The safety of police staff is our highest priority and our focus is on providing officers with the tools, training and support they need to do their job safety, Commissioner Peter Marshall said.
He called for “cool heads and calm minds” in the wake of Friday night’s assault in Kawhia in which the sole charge officer Constable Perry Griffin was beaten and stripped of his OC spray, taser and pistol by a group of angry people as he tried to arrest a young man wanted on warrant.
The Commissioner said any assault on an officer doing his or her lawful job was one too many. “It’s not good enough and it should not happen, but putting it perspective, policing is an inherently dangerous job. Our people attend hundreds of calls for assistance every week where an element of violence is present – people have alcohol or drugs in their system, or are simply bad individuals.
Most of the 1.8 million calls received annually for service by our communications centres end with out any real incident, regrettably there are some that end up with our staff being assaulted.
The Commissioner said that: “This is why we have in recent years included the provision of the stab resistant body armour, and the rollout of increased numbers of tasers and firearms into frontline vehicles. This is supported by improved training of tactical tools and support for staff in the use of these tactical options.”
Using a firearm as the primary weapon is not the tactic of choice. Each situation is assessed on its merits starting with communication to de-escalate events. De-escalation is not always possible despite the very best efforts of the police officer or his or her colleagues and this is when other tactical options such as oc spray, the taser and ultimately the firearm can be used.
“While the kinds of attacks seen on officers in recent weeks are thankfully uncommon, they are reflective of the risks that officers sometimes face in the course of doing their duty to keep their community safe.
“The recent spate of serious assaults on police which has left officers bruised, bloodied and with broken bones is a concern.
“Officer safety is a top priority and we take any assault on any officer very seriously. We continually think about how officer safety can be improved. Our officers are trained to assess and manage risk and we provide them with protection including body armour (SRBA and ballistic vests when appropriate), OC pepper spray, batons, the taser and in the most serious of situations they have firearms available to them should they be required.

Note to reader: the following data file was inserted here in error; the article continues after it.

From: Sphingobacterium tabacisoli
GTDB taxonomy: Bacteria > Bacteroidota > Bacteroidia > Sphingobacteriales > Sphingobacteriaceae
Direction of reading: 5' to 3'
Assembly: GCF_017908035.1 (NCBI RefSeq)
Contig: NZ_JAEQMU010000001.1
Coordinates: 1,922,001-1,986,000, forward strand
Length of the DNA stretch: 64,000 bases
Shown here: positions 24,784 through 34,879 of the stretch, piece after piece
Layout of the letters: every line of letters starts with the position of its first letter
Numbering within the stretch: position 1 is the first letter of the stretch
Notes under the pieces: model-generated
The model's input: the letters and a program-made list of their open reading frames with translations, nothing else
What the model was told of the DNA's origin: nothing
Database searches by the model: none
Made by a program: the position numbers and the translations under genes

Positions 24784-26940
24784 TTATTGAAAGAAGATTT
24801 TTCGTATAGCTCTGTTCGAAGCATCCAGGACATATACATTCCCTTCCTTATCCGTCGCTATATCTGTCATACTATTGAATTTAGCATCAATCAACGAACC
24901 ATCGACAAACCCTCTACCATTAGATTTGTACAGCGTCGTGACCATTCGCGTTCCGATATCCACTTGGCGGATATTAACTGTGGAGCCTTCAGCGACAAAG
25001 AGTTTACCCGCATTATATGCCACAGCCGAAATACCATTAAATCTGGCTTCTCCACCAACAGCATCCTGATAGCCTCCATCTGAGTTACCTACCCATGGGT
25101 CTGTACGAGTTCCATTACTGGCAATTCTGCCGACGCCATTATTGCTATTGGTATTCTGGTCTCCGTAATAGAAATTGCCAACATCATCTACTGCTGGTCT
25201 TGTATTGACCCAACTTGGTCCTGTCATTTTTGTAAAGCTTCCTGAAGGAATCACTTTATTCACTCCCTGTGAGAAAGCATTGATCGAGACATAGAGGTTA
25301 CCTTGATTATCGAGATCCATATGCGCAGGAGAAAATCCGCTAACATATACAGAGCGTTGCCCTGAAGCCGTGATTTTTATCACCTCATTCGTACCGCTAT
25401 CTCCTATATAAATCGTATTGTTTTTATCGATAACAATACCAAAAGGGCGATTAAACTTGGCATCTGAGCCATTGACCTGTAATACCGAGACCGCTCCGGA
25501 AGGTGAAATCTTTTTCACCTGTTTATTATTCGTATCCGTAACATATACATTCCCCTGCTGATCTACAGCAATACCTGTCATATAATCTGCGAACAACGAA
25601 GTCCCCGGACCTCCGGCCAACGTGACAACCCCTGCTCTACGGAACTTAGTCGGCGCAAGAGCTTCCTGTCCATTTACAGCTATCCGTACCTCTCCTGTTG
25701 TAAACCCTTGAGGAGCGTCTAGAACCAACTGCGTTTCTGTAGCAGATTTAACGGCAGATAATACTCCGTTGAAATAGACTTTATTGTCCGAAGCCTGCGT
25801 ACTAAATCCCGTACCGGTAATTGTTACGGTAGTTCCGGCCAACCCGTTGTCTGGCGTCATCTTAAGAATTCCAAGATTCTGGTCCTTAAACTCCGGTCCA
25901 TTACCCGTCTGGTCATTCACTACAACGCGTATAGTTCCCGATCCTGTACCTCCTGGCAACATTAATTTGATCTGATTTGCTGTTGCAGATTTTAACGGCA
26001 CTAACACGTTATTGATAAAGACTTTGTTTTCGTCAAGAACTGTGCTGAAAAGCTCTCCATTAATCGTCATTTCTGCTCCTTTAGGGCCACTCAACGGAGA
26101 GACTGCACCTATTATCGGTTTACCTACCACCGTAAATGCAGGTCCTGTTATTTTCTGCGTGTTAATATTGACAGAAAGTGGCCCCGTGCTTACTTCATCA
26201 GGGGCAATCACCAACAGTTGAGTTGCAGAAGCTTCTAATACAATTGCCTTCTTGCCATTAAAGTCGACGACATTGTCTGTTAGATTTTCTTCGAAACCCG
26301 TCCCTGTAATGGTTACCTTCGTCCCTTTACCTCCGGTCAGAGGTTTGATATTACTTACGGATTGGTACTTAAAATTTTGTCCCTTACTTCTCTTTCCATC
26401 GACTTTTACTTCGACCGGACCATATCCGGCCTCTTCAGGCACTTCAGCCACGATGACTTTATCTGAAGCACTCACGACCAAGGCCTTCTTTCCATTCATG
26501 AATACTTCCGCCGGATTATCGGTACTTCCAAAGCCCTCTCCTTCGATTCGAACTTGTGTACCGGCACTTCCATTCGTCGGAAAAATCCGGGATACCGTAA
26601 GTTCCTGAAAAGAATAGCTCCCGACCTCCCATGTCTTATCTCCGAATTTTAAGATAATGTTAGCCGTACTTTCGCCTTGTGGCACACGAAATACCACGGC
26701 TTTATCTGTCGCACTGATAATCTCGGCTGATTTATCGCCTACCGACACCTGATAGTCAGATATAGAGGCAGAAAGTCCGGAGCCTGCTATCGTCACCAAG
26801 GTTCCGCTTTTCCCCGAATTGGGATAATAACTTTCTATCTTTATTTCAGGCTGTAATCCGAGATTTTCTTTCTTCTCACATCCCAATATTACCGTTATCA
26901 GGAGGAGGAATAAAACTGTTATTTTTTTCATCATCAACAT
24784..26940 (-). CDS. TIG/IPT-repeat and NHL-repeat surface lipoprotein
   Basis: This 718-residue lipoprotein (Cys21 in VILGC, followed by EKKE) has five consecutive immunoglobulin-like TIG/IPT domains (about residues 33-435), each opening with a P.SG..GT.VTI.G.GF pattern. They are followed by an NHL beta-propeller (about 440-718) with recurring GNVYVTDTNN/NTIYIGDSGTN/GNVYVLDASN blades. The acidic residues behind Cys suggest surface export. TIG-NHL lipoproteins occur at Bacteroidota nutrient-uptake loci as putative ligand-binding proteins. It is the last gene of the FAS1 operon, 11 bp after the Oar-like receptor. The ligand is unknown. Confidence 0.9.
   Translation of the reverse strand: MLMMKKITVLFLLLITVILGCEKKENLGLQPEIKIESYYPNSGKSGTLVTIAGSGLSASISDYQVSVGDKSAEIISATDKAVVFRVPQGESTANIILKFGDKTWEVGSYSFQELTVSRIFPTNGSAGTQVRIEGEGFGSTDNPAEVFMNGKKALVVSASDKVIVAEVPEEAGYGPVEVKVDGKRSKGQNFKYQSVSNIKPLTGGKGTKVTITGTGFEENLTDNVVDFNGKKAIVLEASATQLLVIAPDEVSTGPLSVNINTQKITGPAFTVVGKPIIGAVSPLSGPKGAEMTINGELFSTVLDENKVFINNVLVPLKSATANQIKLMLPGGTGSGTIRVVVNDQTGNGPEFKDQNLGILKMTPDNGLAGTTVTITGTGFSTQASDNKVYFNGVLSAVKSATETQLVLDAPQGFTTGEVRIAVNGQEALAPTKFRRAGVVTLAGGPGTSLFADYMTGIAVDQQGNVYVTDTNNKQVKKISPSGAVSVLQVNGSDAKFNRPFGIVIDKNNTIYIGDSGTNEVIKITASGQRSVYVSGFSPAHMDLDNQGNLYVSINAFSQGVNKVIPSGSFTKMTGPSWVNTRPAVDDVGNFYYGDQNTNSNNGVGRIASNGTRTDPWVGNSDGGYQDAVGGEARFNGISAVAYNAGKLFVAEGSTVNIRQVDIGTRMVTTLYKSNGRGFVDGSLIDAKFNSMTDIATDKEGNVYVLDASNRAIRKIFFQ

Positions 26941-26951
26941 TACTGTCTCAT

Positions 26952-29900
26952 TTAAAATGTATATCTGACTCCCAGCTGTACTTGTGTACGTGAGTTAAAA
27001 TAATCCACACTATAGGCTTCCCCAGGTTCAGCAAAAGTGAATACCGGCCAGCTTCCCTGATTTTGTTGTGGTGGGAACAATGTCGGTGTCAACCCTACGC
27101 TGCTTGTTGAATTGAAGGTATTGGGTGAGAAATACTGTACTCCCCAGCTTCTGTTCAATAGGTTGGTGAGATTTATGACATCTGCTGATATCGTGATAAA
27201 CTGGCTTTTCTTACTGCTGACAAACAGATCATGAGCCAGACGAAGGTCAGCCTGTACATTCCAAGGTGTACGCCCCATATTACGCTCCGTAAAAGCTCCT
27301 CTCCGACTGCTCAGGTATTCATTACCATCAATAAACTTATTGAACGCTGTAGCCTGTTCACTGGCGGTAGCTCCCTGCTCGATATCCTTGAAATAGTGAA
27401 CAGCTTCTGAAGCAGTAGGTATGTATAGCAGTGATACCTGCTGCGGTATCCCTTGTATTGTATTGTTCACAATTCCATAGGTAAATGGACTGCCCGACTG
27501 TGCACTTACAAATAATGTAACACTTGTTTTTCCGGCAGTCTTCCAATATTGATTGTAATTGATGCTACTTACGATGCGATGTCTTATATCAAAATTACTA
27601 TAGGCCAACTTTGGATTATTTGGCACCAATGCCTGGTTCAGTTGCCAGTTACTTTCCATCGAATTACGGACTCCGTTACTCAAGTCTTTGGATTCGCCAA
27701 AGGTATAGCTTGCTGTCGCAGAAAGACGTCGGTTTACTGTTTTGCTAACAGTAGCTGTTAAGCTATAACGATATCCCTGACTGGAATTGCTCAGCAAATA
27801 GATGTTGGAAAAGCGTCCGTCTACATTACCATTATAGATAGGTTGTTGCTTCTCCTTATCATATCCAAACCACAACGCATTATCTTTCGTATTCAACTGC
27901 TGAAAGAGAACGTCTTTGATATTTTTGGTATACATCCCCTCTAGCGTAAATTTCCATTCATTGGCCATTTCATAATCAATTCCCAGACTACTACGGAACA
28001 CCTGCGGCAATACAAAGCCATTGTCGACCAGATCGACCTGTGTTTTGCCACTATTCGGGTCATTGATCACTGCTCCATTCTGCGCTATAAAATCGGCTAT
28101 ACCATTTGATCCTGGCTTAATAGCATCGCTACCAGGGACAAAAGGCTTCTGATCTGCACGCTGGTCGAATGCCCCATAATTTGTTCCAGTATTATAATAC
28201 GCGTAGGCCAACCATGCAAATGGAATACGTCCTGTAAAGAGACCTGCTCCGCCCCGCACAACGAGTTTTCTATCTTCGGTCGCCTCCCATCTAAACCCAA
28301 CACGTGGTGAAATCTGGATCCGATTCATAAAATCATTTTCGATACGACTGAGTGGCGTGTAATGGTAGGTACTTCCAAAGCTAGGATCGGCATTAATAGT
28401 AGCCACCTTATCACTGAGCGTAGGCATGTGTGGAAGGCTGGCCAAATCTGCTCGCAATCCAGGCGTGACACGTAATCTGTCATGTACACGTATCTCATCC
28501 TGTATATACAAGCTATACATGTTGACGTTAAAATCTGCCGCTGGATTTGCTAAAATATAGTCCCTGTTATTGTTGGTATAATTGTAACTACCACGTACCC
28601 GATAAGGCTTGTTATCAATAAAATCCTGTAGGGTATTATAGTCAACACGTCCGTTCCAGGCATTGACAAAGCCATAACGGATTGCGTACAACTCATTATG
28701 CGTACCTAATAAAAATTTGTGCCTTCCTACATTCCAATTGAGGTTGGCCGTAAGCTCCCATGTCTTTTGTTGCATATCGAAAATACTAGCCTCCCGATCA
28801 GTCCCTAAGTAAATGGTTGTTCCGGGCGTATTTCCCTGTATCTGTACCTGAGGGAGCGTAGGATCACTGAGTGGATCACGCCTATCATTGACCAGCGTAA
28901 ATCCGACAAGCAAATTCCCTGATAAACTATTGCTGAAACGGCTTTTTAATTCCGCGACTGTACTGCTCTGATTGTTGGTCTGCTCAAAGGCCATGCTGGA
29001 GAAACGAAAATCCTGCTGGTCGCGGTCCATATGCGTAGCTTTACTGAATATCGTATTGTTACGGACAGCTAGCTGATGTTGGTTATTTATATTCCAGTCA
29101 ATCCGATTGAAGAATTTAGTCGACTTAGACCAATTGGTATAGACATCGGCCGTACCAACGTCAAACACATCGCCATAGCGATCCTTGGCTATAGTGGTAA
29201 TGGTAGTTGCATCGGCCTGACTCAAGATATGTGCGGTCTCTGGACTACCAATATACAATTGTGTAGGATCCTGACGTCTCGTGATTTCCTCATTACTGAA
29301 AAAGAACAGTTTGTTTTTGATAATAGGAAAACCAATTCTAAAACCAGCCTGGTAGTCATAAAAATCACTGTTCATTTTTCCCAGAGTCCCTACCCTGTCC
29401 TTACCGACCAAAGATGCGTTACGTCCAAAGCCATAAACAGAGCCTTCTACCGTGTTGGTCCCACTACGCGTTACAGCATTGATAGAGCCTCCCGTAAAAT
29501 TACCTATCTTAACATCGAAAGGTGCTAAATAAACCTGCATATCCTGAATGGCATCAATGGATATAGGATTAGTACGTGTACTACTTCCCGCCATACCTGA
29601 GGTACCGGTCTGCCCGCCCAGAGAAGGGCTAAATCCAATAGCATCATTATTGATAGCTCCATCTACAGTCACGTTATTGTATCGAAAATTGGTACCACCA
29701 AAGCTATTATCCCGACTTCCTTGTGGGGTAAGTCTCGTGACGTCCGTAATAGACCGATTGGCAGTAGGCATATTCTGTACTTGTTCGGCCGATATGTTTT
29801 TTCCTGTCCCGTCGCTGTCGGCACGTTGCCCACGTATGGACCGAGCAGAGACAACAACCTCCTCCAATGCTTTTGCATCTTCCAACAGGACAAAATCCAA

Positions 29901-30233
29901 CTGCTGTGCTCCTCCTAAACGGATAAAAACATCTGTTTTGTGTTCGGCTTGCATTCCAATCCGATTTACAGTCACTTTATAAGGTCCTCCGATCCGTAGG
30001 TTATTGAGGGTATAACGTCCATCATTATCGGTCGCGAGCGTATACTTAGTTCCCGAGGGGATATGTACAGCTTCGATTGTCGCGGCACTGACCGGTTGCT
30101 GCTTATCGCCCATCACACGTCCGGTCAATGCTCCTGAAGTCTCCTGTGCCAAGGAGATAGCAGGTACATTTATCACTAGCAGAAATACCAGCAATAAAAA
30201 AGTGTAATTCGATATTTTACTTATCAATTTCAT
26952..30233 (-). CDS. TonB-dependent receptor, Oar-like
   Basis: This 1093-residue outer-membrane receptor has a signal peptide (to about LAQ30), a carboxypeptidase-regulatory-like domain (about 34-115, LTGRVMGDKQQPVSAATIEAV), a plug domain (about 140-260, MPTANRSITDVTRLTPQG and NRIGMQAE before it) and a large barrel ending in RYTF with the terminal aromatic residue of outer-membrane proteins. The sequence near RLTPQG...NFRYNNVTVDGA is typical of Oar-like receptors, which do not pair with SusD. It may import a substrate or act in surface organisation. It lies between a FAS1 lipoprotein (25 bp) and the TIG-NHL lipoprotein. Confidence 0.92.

The use of a firearm as the primary weapon in the Kawhia incident was not appropriate and this was suppported by the Kawhia officer and his supervisors. “This is not a time for political point scoring exercises,” the Commissioner said.
“Unfortunately risk is part of the policing job and can never be eliminated, especially when assaults happen with out warning.
“When officers are assaulted we do review incidents to determine whether there are things we could have done differently or aspects we can learn from. It is too early to comment on what the outcome will be of the debrief into the Kawhia incident – the priority is getting Constable Perry Griffin well.
“I have spoken with Constable Griffin this morning and in his words, he is “keen to get back onto the saddle of the horse as quickly as possible.” He will however receive a few days off first.
“It is important to acknowledge the excellent help Constable Griffin received from a group of local people include local fightfighters and district council staff who were present and responded to the officer’s activation of his call alert button, another new safety innovation. We are grateful for their speedy arrival and their help demonstrates the close cooperation between those in emergency services roles in rural communities.
When it comes to the Kawhia situation, that was cowardly. But what was really encouraging was the immediate response from members of the public, including Kawhia volunteer firies to help a mate who was in trouble.
“I have talked with the senior person from the Kawhia Volunteer Fire Brigade today to thank him and his colleagues.
“Policing isn’t an activity that we can do alone. We all need to work together to ensure there are good levels of safety in the community. Thankfully the public recognises that and time and time again good people come to our assistance to help deal with drunks, thugs and other idiots, as well as helping us with information to assist serious crime including rape and other crimes of violence.
Any community that becomes too frightened to speak out, to know and respect the line between right and wrong, will risk loosing its moral compass and once that seed is planted it is very hard to root out."
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Kaye Calder, Public Affairs, PNHQ, mobile 027 241 6305